Back in October, when I first began these commentaries, I said that lawmakers would be unlikely to levy an income tax, or use earnings from the Permanent Fund to help balance the budget.

It didn’t take much of a crystal ball to make that prediction going into an election year, even though it was possible that oil prices might rebound.

Here we are six months later and the budget deficit is even deeper now at $4 billion.

Lawmakers know we will have to restructure the Permanent Fund and use a portion of its earnings to fund state government. The only question is when.

There are some who want to hold off on any plan for another year and pay for this year¹s deficit out of our savings — the Constitutional Budget Reserve.

Others say the state needs a plan this session before we blow through half of our savings.

So, should we wait or fix it now?

The fact is that in 9 months the problem won’t have changed, nor will the solutions.

I have 200 million reasons why the smart money is on a plan this year.

The $4 billion that some want to spend out of our savings would generate about $200 million a year in interest every year if we keep it invested. That’s based upon a 5 percent rate of return.

That’s the same amount of money that a proposed income tax would raise.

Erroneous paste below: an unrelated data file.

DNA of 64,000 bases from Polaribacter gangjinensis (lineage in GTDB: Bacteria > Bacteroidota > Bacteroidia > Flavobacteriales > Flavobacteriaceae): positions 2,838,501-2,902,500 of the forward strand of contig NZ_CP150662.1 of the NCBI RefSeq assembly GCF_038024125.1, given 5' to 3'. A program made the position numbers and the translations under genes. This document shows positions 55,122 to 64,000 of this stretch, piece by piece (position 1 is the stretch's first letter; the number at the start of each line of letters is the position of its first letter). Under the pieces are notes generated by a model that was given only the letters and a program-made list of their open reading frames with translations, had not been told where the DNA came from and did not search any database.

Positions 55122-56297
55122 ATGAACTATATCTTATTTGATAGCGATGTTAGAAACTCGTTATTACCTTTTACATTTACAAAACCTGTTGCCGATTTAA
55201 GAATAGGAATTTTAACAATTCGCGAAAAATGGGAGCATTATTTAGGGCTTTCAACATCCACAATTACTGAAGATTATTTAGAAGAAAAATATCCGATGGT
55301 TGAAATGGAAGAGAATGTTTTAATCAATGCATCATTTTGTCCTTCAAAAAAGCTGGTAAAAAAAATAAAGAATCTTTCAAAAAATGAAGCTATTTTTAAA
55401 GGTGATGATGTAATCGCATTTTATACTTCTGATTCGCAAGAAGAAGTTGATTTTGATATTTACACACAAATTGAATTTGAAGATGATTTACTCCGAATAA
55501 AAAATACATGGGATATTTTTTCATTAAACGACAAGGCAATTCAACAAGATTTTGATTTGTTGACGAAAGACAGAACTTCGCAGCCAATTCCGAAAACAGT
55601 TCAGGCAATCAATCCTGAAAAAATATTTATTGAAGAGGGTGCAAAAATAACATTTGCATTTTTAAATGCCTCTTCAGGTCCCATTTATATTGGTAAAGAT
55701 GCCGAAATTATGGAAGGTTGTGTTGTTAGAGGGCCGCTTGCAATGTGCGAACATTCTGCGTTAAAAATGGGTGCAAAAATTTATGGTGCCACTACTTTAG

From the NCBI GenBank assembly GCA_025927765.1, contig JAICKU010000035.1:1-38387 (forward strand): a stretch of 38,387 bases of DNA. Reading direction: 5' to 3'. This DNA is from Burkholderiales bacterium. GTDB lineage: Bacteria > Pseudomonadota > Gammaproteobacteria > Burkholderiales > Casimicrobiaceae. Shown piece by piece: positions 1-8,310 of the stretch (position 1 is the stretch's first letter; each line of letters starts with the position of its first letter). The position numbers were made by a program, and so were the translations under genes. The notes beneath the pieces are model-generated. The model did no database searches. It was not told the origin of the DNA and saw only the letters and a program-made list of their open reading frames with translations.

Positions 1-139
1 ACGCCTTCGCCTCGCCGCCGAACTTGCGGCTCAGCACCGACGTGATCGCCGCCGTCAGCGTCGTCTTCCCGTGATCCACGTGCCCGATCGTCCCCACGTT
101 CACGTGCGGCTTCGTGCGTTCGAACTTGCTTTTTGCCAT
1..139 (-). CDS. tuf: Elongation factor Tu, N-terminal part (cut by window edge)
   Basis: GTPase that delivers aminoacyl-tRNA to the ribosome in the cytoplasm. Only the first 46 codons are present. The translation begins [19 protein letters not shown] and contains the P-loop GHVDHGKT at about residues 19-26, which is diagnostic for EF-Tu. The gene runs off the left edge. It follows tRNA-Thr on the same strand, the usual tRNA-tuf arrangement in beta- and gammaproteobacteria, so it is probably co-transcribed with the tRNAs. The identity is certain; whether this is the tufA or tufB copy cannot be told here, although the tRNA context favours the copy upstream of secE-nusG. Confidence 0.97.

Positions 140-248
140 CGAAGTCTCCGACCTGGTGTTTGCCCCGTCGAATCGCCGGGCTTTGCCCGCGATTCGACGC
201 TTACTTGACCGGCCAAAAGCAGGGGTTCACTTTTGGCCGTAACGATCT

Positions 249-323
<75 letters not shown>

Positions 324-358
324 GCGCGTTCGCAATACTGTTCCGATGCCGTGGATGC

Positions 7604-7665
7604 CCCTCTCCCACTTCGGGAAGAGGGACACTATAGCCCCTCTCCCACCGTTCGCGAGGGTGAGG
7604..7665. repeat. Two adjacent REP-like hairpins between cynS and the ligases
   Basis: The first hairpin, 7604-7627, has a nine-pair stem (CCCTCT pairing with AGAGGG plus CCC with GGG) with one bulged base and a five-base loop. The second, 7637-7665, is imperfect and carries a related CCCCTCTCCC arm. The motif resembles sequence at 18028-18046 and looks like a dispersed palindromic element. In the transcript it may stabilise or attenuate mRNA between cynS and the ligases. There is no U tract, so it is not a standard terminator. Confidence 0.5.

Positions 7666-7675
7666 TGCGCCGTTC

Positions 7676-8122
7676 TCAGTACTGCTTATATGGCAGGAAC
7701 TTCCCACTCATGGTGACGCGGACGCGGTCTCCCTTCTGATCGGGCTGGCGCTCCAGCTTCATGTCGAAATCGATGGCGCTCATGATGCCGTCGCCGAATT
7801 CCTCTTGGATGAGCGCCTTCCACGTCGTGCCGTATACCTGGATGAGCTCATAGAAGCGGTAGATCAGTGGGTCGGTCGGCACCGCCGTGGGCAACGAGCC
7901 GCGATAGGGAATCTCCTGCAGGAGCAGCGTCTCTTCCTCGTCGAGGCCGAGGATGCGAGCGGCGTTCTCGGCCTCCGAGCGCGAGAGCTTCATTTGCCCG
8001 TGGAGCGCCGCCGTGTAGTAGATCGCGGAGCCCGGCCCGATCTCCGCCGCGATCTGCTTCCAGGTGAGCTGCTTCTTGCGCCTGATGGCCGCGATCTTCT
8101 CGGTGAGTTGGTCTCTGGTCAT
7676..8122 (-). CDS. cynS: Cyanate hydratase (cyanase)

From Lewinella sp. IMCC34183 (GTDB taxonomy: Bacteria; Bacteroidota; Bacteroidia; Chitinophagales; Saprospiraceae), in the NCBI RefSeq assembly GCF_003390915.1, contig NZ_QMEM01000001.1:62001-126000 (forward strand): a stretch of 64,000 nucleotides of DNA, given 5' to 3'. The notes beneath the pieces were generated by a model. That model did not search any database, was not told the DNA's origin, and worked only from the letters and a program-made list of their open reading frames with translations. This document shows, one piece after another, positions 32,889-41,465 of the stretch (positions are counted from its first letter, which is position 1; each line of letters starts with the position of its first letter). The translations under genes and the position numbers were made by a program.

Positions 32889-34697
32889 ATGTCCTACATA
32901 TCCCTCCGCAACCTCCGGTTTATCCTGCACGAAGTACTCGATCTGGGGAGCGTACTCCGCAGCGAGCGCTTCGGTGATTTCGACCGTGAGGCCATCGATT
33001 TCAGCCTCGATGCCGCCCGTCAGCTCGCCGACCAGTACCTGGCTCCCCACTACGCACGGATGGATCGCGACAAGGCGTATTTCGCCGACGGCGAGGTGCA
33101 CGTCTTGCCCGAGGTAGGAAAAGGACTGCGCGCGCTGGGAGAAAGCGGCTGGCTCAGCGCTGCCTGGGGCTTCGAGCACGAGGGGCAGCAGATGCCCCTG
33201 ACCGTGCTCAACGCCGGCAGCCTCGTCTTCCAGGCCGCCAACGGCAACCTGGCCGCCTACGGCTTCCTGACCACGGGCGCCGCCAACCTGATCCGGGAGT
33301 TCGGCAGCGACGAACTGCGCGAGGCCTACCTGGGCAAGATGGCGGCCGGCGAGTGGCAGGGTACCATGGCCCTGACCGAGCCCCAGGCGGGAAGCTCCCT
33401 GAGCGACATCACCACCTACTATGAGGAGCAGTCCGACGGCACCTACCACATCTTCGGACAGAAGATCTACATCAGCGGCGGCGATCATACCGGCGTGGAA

Think about that for just a minute. Where is the wisdom in eliminating $200 million a year in interest, only to turn around and ask Alaskans to raise another $200 million in an income tax?

The public isn’t paying any attention to this because our only interest appears to be in protecting the dividend.

But understand this; once our savings accounts are gone, which could be this time next year, the dividend will be gone, too. Because the only place lawmakers will be able to turn for money is Permanent Fund earnings and taxes.

There are fiscal plans on the table, but some running for re-election apparently believe they’ll stand a better chance of keeping their jobs by doing nothing instead of something.

Unfortunately for them, and for us, we’re running out of road.

John’s opinions are his own, and not necessarily those of Denali Media or its employees.